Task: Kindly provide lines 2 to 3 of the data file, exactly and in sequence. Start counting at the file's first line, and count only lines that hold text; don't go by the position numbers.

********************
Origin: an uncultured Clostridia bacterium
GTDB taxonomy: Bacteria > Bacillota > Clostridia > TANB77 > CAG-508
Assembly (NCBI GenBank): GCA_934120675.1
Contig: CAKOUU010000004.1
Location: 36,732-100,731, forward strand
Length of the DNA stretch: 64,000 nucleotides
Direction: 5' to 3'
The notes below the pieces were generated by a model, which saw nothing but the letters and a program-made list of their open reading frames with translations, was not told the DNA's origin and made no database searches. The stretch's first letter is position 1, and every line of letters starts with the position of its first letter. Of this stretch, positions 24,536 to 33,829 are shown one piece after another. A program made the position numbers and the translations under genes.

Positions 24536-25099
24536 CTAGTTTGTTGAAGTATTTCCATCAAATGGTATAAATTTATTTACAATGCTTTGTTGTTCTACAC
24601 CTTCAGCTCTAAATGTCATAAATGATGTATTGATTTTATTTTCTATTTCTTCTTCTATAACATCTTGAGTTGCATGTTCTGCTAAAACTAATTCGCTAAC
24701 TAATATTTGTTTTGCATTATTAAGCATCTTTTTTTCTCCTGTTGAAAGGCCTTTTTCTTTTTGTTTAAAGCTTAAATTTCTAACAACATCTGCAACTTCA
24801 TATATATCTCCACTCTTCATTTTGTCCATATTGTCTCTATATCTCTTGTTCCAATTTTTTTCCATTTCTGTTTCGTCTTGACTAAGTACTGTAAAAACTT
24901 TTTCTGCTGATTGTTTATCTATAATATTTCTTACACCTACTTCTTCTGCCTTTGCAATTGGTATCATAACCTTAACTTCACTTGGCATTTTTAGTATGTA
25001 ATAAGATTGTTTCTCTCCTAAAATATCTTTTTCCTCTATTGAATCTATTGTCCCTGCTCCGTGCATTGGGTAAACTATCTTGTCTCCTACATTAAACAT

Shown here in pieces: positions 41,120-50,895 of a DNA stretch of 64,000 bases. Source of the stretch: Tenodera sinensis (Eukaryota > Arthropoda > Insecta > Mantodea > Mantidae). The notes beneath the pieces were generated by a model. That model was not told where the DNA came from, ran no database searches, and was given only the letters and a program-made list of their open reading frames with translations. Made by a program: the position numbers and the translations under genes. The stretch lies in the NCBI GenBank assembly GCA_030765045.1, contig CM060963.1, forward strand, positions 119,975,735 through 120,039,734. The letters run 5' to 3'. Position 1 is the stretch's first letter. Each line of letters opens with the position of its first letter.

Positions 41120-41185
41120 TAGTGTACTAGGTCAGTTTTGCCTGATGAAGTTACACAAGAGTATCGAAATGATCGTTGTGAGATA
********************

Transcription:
GTDB taxonomy: Bacteria > Bacillota > Clostridia > TANB77 > CAG-508
Assembly (NCBI GenBank): GCA_934120675.1